Vidasoy’s Vocalog: Deus ex Machina – Hatsune Miku

deus ex machina-hatsune miku title

This is one of the rare times where I have to put a “trigger warning: images of self-harm/cutting” for a Hatsune Miku video. The song does not spare a graphic violence in the lyrics, and the PV looks a bit Mirai Nikki style. That said, the song isn’t actually any more horrifying than that either. Manga-style art and animation mixed with a fast, electronic beat makes the song entertaining rather than scary. I mean, yanderes are popular for whatever reason, right? Deus ex Machina will help give you that creepy kick.

BuriruP is a pretty well known producer, and while Deus ex Machina doesn’t have the same exciting sound as Secret Police (Himitsu Keisatsu)it has its own appeal. This song has actually been out since March, and still occasionally makes the rankings but surprisingly hasn’t broken 100k views yet, a disappointing feat. That said, it does have an interesting mix of elements that make a good Vocaloid song.

One of the stronger points of the song is obviously the PV and lyrics, which revel in the gore they discuss. Deus ex Machina already is a title that pleas the hopelessness of the scenario – only God’s miraculous intervention could save the protagonist, the black-haired, red-eyed twin-tail female. The girl in question has kind of a Loli look to her: black dress and stockings, with a red bow to attest to her innocent appearance so that the yandere effect is clear.

With a blood-splattered frame, blur, glitches and other visual effects to shake up the PV, Deus ex Machina heightens the art’s already chilling mood. It matches the lyrics panel for panel as well, to lend it some story-like plot. The girl starts out holding a struggling body wrapped up in burlap sack, and is constantly seen hugging it. She already pleads for the deus ex machina to save her somehow. There doesn’t seem to be any remorse in her next lines, however, as she talks about chopping up a corpse even as she slits her own wrist and takes white pills. A word, “compassion” seems to label the screen whenever the song slips into moments where it quotes often repeated, hopeful phrases like “It’ll be alright” and then ends the section with “You god damn hypocrite!”  Then for whatever reason, it switches back to calling for help from God, even as she wields a baseball bat in true yandere fashion.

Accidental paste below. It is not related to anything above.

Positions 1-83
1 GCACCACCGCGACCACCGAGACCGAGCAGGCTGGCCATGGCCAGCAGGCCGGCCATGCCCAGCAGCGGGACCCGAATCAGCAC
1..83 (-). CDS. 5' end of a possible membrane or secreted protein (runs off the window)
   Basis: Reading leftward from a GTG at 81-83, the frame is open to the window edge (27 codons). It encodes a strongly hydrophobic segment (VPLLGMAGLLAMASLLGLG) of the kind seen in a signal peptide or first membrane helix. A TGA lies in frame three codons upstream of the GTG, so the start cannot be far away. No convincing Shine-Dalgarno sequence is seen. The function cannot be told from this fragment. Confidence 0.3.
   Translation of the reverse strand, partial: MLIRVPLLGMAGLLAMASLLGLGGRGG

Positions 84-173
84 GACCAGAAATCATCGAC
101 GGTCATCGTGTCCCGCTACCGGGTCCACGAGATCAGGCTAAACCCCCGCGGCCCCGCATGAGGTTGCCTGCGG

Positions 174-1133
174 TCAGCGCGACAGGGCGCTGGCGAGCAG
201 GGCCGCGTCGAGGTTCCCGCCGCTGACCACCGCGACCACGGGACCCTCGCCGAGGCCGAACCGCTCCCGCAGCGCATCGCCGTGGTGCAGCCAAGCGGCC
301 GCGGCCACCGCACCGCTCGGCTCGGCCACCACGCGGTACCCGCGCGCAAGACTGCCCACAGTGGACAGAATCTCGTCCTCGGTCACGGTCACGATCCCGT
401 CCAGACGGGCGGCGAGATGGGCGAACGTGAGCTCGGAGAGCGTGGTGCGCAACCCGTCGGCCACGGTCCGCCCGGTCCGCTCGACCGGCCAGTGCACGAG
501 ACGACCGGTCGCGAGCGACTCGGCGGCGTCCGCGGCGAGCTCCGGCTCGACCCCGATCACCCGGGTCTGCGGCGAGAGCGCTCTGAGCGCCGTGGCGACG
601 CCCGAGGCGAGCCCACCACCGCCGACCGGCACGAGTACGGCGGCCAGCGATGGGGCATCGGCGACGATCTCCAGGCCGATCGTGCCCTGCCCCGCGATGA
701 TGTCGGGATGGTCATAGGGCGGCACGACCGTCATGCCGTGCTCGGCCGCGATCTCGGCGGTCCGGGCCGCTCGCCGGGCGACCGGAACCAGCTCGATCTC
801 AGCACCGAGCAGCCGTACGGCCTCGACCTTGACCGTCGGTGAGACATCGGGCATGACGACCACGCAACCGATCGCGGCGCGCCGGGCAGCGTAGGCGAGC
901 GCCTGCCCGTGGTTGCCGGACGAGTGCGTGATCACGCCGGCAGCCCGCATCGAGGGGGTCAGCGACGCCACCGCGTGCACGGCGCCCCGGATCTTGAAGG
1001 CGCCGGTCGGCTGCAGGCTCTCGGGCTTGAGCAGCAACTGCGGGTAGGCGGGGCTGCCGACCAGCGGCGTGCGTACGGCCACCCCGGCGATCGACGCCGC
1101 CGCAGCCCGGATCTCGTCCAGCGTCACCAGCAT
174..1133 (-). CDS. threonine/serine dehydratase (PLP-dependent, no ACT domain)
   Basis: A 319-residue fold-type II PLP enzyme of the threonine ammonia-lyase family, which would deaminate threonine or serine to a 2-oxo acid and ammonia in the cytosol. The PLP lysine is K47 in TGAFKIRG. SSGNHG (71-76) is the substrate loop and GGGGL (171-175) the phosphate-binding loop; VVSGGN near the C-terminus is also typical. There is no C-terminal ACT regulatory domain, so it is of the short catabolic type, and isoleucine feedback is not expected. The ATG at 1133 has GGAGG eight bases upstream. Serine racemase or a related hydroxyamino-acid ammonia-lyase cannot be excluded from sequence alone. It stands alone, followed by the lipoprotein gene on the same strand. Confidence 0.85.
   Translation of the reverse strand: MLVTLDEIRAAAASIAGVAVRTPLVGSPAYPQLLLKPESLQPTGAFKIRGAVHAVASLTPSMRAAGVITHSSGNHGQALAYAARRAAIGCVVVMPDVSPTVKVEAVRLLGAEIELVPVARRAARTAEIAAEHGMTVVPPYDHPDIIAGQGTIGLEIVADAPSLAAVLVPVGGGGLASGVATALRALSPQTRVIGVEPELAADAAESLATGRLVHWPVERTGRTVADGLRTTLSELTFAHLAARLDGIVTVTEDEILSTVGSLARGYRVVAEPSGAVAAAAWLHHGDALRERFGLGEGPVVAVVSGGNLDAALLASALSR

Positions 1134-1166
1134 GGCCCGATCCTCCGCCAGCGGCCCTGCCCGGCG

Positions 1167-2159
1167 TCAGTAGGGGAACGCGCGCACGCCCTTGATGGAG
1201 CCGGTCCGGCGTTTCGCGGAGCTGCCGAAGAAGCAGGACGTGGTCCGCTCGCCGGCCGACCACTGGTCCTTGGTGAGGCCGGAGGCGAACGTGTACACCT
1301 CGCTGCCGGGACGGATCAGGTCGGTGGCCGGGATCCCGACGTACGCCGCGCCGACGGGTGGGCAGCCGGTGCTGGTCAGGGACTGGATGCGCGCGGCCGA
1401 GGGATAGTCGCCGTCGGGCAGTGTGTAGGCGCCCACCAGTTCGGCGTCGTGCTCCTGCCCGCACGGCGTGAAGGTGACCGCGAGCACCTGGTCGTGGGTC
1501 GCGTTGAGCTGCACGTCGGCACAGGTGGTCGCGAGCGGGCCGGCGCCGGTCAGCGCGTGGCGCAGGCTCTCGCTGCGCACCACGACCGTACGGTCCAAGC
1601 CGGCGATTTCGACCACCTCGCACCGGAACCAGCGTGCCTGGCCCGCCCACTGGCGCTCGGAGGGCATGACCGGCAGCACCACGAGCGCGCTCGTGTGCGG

There's the yandere look we know

There’s the yandere look we know

Still, there isn’t really a full story or explanation for the events. She references Thanatos the god of death, which likely seems to be the “God” she is praying to, as opposed to the conventional one. And then she yells “screw it!” before reverting to the usual chorus. So, not really much of a development or conclusion. Although one might contest the claim that she’s fully a yandere with no love interest, the PV at least hints where the lyrics might not be so explicit. Along with the wriggling, soon-to-be-dead body she hugs and the fact that she is committing suicide as well, there are more creepy moments in the lyrics. Miku sings “Those who seek are refused, those who run are chased”, and “Acknowledge what your desires, what would you do for someone else’s sake?” before she ominously closes a garbage lid over a censored pile of human remains.